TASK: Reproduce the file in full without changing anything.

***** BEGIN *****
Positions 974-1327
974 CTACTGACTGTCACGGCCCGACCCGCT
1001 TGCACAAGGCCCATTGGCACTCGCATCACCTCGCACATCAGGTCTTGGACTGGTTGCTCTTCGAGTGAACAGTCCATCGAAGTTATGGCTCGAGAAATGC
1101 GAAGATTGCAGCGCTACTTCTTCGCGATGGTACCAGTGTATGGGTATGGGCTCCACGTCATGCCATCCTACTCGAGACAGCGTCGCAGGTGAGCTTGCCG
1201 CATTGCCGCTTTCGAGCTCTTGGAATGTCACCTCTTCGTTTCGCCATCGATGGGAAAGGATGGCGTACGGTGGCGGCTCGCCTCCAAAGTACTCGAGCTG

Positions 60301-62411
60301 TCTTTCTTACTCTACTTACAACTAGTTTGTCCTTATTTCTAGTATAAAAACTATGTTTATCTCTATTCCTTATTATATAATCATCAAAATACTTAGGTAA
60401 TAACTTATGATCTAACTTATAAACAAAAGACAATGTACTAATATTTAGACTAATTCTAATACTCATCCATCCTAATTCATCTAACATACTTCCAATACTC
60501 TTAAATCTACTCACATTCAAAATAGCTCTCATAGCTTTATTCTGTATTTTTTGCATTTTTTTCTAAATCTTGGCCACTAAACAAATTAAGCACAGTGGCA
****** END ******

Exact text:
Positions 974-1327
974 CTACTGACTGTCACGGCCCGACCCGCT
1001 TGCACAAGGCCCATTGGCACTCGCATCACCTCGCACATCAGGTCTTGGACTGGTTGCTCTTCGAGTGAACAGTCCATCGAAGTTATGGCTCGAGAAATGC
1101 GAAGATTGCAGCGCTACTTCTTCGCGATGGTACCAGTGTATGGGTATGGGCTCCACGTCATGCCATCCTACTCGAGACAGCGTCGCAGGTGAGCTTGCCG
1201 CATTGCCGCTTTCGAGCTCTTGGAATGTCACCTCTTCGTTTCGCCATCGATGGGAAAGGATGGCGTACGGTGGCGGCTCGCCTCCAAAGTACTCGAGCTG

Positions 60301-62411
60301 TCTTTCTTACTCTACTTACAACTAGTTTGTCCTTATTTCTAGTATAAAAACTATGTTTATCTCTATTCCTTATTATATAATCATCAAAATACTTAGGTAA
60401 TAACTTATGATCTAACTTATAAACAAAAGACAATGTACTAATATTTAGACTAATTCTAATACTCATCCATCCTAATTCATCTAACATACTTCCAATACTC
60501 TTAAATCTACTCACATTCAAAATAGCTCTCATAGCTTTATTCTGTATTTTTTGCATTTTTTTCTAAATCTTGGCCACTAAACAAATTAAGCACAGTGGCA